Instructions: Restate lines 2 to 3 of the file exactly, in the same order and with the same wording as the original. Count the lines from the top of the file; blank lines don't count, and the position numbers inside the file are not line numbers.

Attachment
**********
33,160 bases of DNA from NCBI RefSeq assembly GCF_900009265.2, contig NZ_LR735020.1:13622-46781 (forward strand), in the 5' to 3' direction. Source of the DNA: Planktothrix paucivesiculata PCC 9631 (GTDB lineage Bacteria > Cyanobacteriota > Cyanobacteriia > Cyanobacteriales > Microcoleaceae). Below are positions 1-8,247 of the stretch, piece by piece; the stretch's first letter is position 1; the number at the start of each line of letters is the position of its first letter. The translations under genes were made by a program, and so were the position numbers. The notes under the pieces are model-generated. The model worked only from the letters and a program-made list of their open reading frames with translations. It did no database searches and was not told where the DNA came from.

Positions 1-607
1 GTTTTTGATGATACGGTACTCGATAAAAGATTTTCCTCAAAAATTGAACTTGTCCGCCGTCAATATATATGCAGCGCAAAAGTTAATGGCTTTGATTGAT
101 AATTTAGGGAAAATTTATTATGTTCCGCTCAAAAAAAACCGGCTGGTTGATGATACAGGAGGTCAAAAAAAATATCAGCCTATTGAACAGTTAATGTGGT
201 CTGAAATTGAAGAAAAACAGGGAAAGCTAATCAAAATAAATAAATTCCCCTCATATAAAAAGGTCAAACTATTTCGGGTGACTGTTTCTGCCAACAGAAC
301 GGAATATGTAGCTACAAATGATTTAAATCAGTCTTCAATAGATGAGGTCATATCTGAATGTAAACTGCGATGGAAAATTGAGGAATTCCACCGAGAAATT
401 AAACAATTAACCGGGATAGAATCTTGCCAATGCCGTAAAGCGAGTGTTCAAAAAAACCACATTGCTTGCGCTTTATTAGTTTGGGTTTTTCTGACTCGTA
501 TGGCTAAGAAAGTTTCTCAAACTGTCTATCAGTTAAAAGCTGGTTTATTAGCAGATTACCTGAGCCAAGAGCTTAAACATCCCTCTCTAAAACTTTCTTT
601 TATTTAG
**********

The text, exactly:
Positions 1-607
1 GTTTTTGATGATACGGTACTCGATAAAAGATTTTCCTCAAAAATTGAACTTGTCCGCCGTCAATATATATGCAGCGCAAAAGTTAATGGCTTTGATTGAT